Larry Itliong, Yuri Kochiyama and Kiyoshi Kuromiya, all prominent figures and advocates in Asian American history.

Del. group advocates for Asian American education 

Jarek RutzEducation, Headlines

Larry Itliong, Yuri Kochiyama and Kiyoshi Kuromiya, all prominent figures and advocates in Asian American history.

Larry Itliong, Yuri Kochiyama and Kiyoshi Kuromiya, all prominent figures and advocates in Asian American history.

With Delaware schools moving to include more Black history in their curriculums, a new Delaware group wants to do the same for Asian American history.

Make Us Visible DE is the latest branch of Make Us Visible, a group established in 2021 that wants to highlight Asian American contributions, experiences and history into K-12 classrooms.

“This isn’t about some cultural studies or you know, what happened in China or India in the 1500s with the building of a dynasty,” the co-founder and co-director of  Make Us Visible DE told the Christina School District board Tuesday night, 

“This is about what Asian Americans have contributed to America and how they’ve shaped American history for the better,” said Devin Jiang.

Delaware is the 19th state to establish a chapter of the organization, and four more states are expected to follow suit. 

Jiang, a junior at UD studying public policy, asked the board to consider how they incorporate Asian American heritage into history classes.

Two of Christina’s board members – Y.F. Lou and Naveed Baqir – are members of Delaware’s chapter. It had a community launch event Sept. 30 at the Chinese American Community Center in Hockessin. 

Devin Jiang speaking at the launch event in late September.

Devin Jiang speaking at the launch event in late September.

That event included students, teachers, parents, Asian American community leaders, state lawmakers and superintendents.

“I’m here today to see if we can work together towards that end,” Jiang said. 

Jiang said the group plans to make efforts on multiple fronts: advocating to state lawmakers, but also engage the community by talking to teachers and students and administrators.

“Those are the groups that are often left out of the conversation when it comes to creating educational policy and within our schools,” Jiang said.

Five states have passed legislation in recent years mandating Asian American studies, including New Jersey, Delaware’s neighbor, Jiang pointed out.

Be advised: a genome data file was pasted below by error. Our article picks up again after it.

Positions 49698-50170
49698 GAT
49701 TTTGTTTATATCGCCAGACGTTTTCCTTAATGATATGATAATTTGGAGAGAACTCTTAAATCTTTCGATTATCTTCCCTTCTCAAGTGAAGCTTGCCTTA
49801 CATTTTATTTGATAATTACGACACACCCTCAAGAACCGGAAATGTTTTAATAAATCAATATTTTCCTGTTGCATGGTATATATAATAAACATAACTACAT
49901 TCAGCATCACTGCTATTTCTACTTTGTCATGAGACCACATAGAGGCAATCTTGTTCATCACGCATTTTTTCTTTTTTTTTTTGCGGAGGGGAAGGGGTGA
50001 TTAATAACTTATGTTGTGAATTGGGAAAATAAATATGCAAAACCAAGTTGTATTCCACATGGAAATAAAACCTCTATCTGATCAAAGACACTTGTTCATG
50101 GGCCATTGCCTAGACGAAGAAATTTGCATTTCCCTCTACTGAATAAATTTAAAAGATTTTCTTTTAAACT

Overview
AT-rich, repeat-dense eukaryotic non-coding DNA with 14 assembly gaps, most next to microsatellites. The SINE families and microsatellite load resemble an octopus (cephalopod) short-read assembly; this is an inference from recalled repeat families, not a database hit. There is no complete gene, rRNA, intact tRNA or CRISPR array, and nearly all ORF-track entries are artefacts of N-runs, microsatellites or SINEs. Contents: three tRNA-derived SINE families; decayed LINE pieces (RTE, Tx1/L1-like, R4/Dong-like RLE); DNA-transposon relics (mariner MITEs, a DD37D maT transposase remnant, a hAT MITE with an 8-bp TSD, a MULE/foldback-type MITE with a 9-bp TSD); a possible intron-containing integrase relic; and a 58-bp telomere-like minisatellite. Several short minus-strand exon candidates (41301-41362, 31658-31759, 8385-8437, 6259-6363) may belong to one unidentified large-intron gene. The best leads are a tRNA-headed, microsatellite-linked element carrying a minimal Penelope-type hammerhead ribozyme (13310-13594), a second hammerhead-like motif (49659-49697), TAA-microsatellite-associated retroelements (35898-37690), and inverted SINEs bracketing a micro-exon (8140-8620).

Delaware passed a law in 2021 requiring K-12 public and charter schools to create a curriculum that includes contributions Black individuals have made to American society, culture, art, economics and politics. 

Many schools plan to spread that history throughout various courses and not limit it to a formal slot in history classes.

There is no such law in the First State for Asian American curriculum.

RELATED: Delaware teachers, others work to create Black History curriculum

“Teaching American history is exactly what Asian American history is,” Jiang said. 

He said there’s a misconception that teaching Asian American history is rewriting history, or is a specific type of cultural studies.

It’s not, he said.

It’s valuable to learn about prominent Asian American figures and they are now not being taught, he said. 

“Students should learn about George ‘Yod’ Dupont, who was a Thai immigrant who fought in the American Civil War for the North,” Jiang said. “He fought in key battles like Antietam, Chancellorsville and also Gettysburg, which led to uniting the country and freeing the slaves.” 

He also cited Pio DeCano, a Filipino immigrant in Washington state who fought the unfair land laws since there were laws that prevented Asian immigrants from owning property. 

He took those laws to the state Supreme Court and they were ruled unconstitutional and it granted Asian Americans and immigrants the right to own property in Washington. 

“And students should learn about Jackie Young, a Korean American immigrant who was pivotal in Title IX,” Jiang said. “She was a huge advocate for women’s fairness and also equality within schools.

All three examples are Asian American pioneers who have influenced American history for the good, he said. 

Teaching this history in Delaware’s public schools helps alleviate a safety issue, too, he said. 

“Since 2020, there’s been a huge increase in anti-Asian American violence from these hate crimes that are despicable and saddening,” Jiang said. “While there’s Asian American discrimination within institutional levels in government and society at large, there’s also microaggressions that maybe your teachers, neighbors or kids even face in school, whether it be bullying, name calling or inappropriate gestures.”

He called Make Us Visible’s goals a long-term preventive solution to anti-Asian American violence.

“When we can teach Asian American history in a way that is uplifting and not dehumanizing, and it starts in the classroom,” he said, “students will see Asian Americans as their neighbors, not as foreigners or a threat to our country.”

Share this Post